competitively in 2003 and is the defending Missouri State Road Champion.
Pam writes a nutrition column for Giana Roberge's Team Speed Queen Newsletter.
Dario Fredrick (www.wholeathlete.com)
is an exercise physiologist and head coach for Whole Athlete™. He is a
former category 1 & semi-pro MTB racer. Dario holds a masters degree in
exercise science and a bachelors in sport psychology.
Scott Saifer (www.wenzelcoaching.com)
has a Masters Degree in exercise physiology and sports psychology and
has personally coached over 300 athletes of all levels in his 10 years
of coaching with Wenzel Coaching.
Kendra Wenzel (www.wenzelcoaching.com)
is a head coach with Wenzel Coaching with 17 years of racing and coaching
experience and is coauthor of the book Bike Racing 101.
Richard Stern (www.cyclecoach.com)
is Head Coach of Richard Stern Training, a Level 3 Coach with the Association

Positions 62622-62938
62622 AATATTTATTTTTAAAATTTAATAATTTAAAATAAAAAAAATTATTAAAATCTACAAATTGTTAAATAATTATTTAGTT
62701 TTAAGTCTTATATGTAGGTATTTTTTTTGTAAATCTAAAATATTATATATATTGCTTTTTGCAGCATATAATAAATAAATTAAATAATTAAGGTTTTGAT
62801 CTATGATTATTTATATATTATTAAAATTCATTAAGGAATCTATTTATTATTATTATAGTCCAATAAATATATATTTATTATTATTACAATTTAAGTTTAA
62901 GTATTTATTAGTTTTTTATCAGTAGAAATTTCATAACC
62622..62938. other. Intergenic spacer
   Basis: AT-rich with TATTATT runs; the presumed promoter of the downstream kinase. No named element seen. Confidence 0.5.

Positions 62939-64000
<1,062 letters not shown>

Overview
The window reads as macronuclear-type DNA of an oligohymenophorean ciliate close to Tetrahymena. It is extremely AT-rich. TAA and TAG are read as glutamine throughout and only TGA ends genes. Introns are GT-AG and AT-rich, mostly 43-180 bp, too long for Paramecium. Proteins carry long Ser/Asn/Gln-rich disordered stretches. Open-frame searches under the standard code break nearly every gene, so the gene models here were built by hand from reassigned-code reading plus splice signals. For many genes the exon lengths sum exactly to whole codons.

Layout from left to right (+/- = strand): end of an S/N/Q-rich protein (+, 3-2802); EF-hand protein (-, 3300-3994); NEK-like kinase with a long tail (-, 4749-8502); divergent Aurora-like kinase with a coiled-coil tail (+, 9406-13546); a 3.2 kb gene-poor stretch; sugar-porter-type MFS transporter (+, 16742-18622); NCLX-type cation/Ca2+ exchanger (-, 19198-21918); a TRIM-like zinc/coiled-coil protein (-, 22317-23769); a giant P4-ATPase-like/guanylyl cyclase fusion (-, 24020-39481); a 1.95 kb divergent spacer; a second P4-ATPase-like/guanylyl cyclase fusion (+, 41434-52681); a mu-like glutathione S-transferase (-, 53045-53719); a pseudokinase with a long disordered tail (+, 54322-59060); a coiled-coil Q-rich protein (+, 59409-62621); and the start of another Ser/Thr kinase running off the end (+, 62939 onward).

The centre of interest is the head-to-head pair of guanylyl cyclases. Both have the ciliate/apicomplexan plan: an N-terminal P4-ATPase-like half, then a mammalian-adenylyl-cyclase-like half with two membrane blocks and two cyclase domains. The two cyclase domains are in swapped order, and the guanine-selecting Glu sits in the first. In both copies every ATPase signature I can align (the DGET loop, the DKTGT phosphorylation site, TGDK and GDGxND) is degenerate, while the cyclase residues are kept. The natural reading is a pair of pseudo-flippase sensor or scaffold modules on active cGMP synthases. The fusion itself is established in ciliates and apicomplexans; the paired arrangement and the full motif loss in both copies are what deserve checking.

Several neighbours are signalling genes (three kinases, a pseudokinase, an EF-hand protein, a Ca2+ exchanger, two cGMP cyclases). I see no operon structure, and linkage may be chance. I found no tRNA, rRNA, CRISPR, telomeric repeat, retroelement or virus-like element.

of British Cycling Coaches, a Sports Scientist, and a writer. He has been
professionally coaching cyclists and triathletes since 1998 at all levels
from professional to recreational. He is a leading expert in coaching
with power output and all power meters. Richard has been a competitive
cyclist for 20 years
Andy Bloomer (www.cyclecoach.com)
is an Associate Coach and sport scientist with Richard Stern Training.
He is a member of the Association of British Cycling Coaches (ABCC) and
a member of the British Association of Sport and Exercise Sciences (BASES).
In his role as Exercise Physiologist at Staffordshire University Sports
Performance Centre, he has conducted physiological testing and offered
training and coaching advice to athletes from all sports for the past
4 years. Andy has been a competitive cyclist for many years.
Kim Morrow (www.elitefitcoach.com)
has competed as a Professional Cyclist and Triathlete, is a certified
USA Cycling Elite Coach, a 4-time U.S. Masters National Road Race Champion,
and a Fitness Professional.
Her coaching group, eliteFITcoach, is based out of the Southeastern United
States, although they coach athletes across North America. Kim also owns